Thus, considering only the total protein analyzed, it would be better to use the silage immediately after its preparation. The mischaracterization observed in the silage in the visual examination, with the formation of a brownish pasty mass, was in accordance with Morales-Ulloa and Oetterer (1997) and Espíndola Filho (1999).

The final pH value of silage produced in this study was 4.12 which was in accordance with Oetterer (2002), who prescribed up to 4.5, an ideal pH to guarantee conservation.

Among the performance parameters (weight gain percentage - WG; feed conversion - FC, protein retention - PR), there was no statistical difference (P>0.05) among the treatments (Table 2).

For the moisture, ash, and lipids values, no significant variation (P>0.05) was observed, which was an important factor for a possible comparison parameter in posterior fish processing.

There were no significant differences (P<0.05) among the treatments in weight gain (WG), Food conversion (FC), Protein efficiency ratio (PER) e specific growth rate (SGR).

The results of weight gain were lower than the results obtained by Portz (2001) for the black bass (between 29.20 and 56.87 g), who studied the replacement of fish meal by different by-products (animal and vegetal). The better result obtained by Portz (2001) could be attributed to the diets, which were formulated based on ideal protein concept relating the specific requirements of the essential amino acids for a perfect fish growth, instead of crude protein used in this study that only considered the protein content and, thus, could present unbalance in amino acids, and consequently, low growth and feed efficiency.

Weight gain values also were lower than that obtained with acid fish silage (AFS) by Heras et al. (1994) (42-54 g) and Hardy et al. (1984) working with Atlantic salmon (Salmo salar) (37.5-47.9 g) and rainbow trout (Onchorynchus mykiss), respectively. Food conversion ratios values were better than that obtained by Fagbenro and Jauncey (1995) (1.45-1.59 g) working with catfish (Clarias gariepinus) fed with fermented fish silage co-dried with many by-products (animal and vegetal), Hardy et al. (1984) (1.50-1.62 g) and Stone et al. (1989) (1.33-1.71 g) with rainbow trout (Onchorynchus mykiss) and Jackson et al. (1984) (1.55-1.74 g) with Atlantic salmon (Salmo salar), all of these working with AFS.

Specific growth rates in this study (0.76-0.92) were lower than that reported by Vidotti (2001) for the pacu (Piaractus mesopotamicus) fed with diets containing different kinds of co-dried fish silage and by Fagbenro and Jauncey (1995) with catfish.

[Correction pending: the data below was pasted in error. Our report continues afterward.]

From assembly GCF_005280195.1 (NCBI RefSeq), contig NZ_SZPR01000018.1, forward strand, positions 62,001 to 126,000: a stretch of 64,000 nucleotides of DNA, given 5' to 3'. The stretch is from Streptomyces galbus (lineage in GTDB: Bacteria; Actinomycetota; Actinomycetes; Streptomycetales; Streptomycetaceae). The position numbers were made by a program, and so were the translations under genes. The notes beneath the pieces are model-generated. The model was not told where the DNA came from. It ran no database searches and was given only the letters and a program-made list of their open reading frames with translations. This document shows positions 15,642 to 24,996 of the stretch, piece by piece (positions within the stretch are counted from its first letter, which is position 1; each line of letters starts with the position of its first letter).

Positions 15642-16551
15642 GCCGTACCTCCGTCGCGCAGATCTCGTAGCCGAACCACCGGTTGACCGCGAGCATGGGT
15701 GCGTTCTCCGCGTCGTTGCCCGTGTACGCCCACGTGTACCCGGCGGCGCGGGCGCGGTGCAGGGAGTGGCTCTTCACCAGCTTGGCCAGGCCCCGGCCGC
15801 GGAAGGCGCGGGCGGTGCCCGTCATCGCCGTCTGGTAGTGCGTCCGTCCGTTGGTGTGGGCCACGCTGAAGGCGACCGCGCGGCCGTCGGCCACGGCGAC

The values of protein efficiency ratios (3.57-4.8%) were higher than that obtained by Vidotti (2001) (1.99-2.61%) to the pacu (Piaractus mesopotamicus), Stone et al. (1989) (1.28-1.73%), Hardy et al. (1984) (1.61-1.69%) to the rainbow trout (Onchorynchus mykiss) and Heras et al. (1994) (1.55-1.57%) to the Atlantic salmon (Salmo salar). All of these authors used fish silage as a principal protein source. Fishes are the largest existing vertebrate group and have different dietary habits and specific and differential nutritional requirements. Variability in the results of the parameters studied in the different experiments mentioned could be attributed to the need to consider the specific quantitative and qualitative requirements for the species and development stage during the diets formulation. Besides these factors, silage standardization is necessary to be used as a protein source, delimitating the ideal hydrolysis time in which there is no loss of the protein quality loss, and maximum of in-vivo digestibility.

There are few works studying the use of fish silage on fish performance experiments. Larger studies must be developed for the evaluation of the ideal quantity of silage in the elaboration of fish rations. The bioconversion of the wasted material and its consequent use can bring economical advantages for the industries, besides solving a great problem with the elimination of waste, which is a polluting, hardly disposable material as well as for the decrease in feed costs for the carnivorous fish.

Estimating that about 50% of the production cost in aquaculture is due to the feed, a reduction in the cost of feed must result a decrease in the price of fish and facilitate its purchase by the consumer.



It is possible to use up to 15% AFS in black bass feed with no harm for the performance parameters of this species.



Authors thank Foundation for Research Support of the State of São Paulo (FAPESP) for funding this research.



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Received: April 10, 2007; Revised: November 28, 2007; Accepted: October 27, 2008.